Sabah to terminate work passes for two oil firms by Oct 1 unless arrears paid

·3-min read
Malay Mail
Malay Mail

KOTA KINABALU, July 19 — Sabah will be cancelling the working permits for two oil companies operating here if they do not settle the taxes and penalties owed within the stipulated deadline.

State Finance Minister II Datuk Masidi Manjun said a notice of action has been issued to Repsol Oil & Gas Ltd (Repsol) and SEA Hibiscus Sdn Bhd, two wholly-owned by Hibiscus Petroleum Berhad, on July 8 after a grace period of one week to settle the arrears.

“We issued a notice on July 8 to say that all working passes will be cancelled on October 1, 2022 if payment is not settled,” he told the Sabah State Legislative Assembly here this morning.

He was answering a question from nominated assemblyman Datuk Yong Teck Lee on the ongoing impasse between the state and the oil company.

Masidi said that several engagements have taken place between the two parties to settle their disagreements, with the state demanding some RM97.31 million in sales tax (RM66 million) and RM31 million in penalty incurred for late payment.

“We first sent a notice to claim the payment for sales tax owed to the state on June 8, and then on June 14, we issued a rejection of their appeal.

“On June 21, we sent a payment notice with the dues, along with the penalty totalling RM 97.31 million — RM65.65-for the sales tax and RM31.66 for the penalty — to be settled within 30 days of notice or the state will initiate civil action against them,” he said.

On June 22, a meeting was held between the state government, Petronas and Hibiscus to discuss the arrears. The result was a grace period of one week for Hibiscus to have further discussions with Petronas and inform the state of the outcome.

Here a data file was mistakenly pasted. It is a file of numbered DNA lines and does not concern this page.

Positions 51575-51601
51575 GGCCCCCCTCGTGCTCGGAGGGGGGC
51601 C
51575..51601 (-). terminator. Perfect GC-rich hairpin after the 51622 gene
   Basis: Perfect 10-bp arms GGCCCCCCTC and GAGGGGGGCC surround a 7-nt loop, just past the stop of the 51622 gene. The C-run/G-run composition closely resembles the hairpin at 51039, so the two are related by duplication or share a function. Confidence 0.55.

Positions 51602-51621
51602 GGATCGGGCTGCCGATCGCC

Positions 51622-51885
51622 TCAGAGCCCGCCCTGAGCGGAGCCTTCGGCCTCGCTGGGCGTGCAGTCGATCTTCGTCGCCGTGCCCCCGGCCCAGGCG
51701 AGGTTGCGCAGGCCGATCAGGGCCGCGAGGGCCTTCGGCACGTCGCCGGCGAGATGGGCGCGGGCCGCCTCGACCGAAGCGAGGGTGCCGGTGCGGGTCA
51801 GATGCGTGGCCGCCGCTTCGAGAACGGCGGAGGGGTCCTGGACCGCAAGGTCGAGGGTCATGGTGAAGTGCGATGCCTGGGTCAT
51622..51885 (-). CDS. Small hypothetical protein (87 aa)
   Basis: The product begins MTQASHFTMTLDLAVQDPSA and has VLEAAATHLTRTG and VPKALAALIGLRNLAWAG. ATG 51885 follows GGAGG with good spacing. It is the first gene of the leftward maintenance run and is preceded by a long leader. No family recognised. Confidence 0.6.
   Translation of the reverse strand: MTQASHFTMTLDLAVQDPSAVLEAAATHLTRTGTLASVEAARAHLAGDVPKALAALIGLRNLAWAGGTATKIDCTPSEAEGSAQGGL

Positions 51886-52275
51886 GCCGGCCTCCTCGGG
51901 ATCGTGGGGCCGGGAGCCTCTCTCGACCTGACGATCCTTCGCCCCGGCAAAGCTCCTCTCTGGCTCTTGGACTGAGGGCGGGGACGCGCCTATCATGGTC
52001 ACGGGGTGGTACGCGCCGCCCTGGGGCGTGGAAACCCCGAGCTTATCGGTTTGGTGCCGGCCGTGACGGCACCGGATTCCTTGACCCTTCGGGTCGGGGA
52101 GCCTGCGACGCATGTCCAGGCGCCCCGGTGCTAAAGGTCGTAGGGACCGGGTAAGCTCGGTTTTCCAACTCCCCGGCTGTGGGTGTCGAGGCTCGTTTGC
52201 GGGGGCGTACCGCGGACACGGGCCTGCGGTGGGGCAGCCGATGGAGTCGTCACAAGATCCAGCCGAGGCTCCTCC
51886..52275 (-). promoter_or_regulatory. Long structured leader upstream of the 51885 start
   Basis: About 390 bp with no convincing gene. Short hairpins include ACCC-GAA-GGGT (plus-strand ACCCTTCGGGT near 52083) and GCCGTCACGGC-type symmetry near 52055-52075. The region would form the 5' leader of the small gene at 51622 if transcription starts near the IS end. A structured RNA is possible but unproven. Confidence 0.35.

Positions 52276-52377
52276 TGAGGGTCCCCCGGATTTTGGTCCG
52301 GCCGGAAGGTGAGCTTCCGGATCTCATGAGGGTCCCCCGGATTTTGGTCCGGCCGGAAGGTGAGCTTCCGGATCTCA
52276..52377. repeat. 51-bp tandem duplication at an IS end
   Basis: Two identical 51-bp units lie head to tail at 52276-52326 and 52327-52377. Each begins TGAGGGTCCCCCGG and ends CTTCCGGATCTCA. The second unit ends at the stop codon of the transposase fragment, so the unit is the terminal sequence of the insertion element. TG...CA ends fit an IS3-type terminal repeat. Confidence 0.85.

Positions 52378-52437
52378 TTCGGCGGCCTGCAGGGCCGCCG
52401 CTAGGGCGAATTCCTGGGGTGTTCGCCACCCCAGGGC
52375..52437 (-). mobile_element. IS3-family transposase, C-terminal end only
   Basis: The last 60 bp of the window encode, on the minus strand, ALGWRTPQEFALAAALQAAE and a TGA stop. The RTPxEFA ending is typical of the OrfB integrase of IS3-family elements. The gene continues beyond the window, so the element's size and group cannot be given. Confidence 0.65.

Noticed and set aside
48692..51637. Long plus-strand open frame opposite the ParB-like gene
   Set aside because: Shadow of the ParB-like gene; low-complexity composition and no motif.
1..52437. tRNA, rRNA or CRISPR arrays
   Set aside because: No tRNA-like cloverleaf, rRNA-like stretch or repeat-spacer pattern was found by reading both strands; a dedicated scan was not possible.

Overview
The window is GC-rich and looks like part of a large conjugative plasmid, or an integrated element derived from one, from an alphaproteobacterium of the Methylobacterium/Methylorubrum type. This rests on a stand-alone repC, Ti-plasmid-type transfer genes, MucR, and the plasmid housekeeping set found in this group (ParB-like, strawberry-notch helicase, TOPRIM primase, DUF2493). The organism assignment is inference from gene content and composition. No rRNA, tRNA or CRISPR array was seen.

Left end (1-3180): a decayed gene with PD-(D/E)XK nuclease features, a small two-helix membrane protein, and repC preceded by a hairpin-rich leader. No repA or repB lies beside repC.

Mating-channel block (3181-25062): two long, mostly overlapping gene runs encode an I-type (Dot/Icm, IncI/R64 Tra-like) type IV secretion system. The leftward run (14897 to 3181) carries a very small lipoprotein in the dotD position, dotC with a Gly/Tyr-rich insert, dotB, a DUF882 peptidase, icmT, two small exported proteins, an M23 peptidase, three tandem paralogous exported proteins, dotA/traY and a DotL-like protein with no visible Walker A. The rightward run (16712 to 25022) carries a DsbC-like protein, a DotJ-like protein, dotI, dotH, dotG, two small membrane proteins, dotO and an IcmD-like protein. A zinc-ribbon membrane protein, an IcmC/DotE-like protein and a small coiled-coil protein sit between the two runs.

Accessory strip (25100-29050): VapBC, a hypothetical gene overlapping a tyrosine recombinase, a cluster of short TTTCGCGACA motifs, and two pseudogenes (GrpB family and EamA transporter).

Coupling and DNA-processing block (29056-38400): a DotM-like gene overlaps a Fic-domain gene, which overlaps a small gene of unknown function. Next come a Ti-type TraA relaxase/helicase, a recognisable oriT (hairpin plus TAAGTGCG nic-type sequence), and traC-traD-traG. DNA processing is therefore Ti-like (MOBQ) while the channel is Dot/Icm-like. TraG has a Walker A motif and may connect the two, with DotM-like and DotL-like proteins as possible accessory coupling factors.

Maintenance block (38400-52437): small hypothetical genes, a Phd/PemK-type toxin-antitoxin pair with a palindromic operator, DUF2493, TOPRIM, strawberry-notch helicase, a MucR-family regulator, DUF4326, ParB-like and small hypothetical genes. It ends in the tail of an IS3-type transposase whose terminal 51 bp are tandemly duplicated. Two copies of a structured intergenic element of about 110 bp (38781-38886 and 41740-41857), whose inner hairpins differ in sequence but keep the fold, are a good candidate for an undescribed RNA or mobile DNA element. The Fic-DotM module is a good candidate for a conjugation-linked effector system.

On July 1, the state met with Petronas to discuss the next course of action to be taken, which resulted in the notice to the company on July 8 to inform them of the impending work permit termination and cancellations.

It was previously reported that the two subsidiaries had refused to make payment after contesting that it sold its crude oil entitlement from the Kinabalu Oil Field at the Labuan Crude Oil Terminal facility “outside the sovereignty and jurisdiction of the state of Sabah” and hence should not be charged the SST.

Hibiscus said Repsol, which has a production-sharing contract in the Kinabalu Oil Field, had been paying the SST “under protest” since 2020.

Repsol stopped paying the SST after the Sabah Finance Ministry did not respond to its appeal against the tax enforcement.

The Sabah government has insisted that the companies are legally obliged to pay the state sales tax (SST) since they are operating in the state and are regarded as a “taxable person”, according to the Sabah Sales Tax Regulations 1999.

The state began collecting sales tax on its petroleum products, namely crude petroleum oil and natural gas/liquefied gas as of April 1, 2020.

As of June 30 this year, Sabah has collected some RM2.458 billion. For this year, the state is estimating some RM1.1 billion in tax, of which 73 per cent or RM808 million has been paid.

Masidi also announced that the state is planning to impose sales tax on ammonia and urea from August 1 this year, in an effort to diversify and increase its petroleum income resources.

“We estimate this will contribute some RM46 million to the state’s income this year,” he said.

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